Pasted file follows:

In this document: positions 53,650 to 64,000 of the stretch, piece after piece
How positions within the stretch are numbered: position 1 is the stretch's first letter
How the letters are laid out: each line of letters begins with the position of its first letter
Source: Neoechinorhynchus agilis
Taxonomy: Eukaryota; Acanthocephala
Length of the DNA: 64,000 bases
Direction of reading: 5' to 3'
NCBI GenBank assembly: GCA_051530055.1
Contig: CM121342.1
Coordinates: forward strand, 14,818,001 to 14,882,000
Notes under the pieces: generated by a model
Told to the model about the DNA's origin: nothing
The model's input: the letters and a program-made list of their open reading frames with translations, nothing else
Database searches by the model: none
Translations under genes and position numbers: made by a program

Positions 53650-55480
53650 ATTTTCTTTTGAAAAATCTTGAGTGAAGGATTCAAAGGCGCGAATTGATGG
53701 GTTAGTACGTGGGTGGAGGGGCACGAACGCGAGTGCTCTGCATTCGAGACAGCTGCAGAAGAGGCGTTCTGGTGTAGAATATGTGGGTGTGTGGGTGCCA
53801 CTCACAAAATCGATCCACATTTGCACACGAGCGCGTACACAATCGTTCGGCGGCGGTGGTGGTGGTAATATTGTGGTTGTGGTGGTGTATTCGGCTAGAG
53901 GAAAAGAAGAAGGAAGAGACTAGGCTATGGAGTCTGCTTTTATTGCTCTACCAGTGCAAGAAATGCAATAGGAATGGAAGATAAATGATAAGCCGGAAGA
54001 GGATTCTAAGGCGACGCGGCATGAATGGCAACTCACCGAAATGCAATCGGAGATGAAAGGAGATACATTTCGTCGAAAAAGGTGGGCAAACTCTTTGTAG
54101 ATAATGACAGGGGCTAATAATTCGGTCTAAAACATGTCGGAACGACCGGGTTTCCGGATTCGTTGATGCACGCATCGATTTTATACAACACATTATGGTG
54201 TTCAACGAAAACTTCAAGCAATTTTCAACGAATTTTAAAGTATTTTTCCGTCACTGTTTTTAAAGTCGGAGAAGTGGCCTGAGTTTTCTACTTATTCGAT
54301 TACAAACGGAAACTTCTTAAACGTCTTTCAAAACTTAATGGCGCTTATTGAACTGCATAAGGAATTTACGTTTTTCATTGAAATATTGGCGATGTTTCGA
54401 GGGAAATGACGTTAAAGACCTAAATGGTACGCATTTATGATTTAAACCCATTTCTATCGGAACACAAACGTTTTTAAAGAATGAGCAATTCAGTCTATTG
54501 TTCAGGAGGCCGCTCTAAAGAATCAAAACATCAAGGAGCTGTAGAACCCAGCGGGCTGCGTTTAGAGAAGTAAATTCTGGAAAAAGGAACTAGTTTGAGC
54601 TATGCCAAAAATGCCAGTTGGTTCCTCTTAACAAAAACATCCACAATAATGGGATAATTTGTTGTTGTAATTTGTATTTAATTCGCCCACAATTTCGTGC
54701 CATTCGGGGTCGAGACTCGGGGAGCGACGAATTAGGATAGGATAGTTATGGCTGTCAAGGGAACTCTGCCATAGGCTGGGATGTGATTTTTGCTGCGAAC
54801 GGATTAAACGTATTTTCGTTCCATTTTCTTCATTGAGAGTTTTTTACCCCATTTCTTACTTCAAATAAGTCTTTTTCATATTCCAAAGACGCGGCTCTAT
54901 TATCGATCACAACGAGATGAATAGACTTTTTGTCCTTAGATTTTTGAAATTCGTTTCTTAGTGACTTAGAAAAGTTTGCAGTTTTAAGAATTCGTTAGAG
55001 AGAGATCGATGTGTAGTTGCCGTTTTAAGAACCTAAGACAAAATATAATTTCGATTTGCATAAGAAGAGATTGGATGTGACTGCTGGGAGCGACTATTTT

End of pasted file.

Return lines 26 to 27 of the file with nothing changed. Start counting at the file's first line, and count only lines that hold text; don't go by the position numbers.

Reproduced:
54501 TTCAGGAGGCCGCTCTAAAGAATCAAAACATCAAGGAGCTGTAGAACCCAGCGGGCTGCGTTTAGAGAAGTAAATTCTGGAAAAAGGAACTAGTTTGAGC
54601 TATGCCAAAAATGCCAGTTGGTTCCTCTTAACAAAAACATCCACAATAATGGGATAATTTGTTGTTGTAATTTGTATTTAATTCGCCCACAATTTCGTGC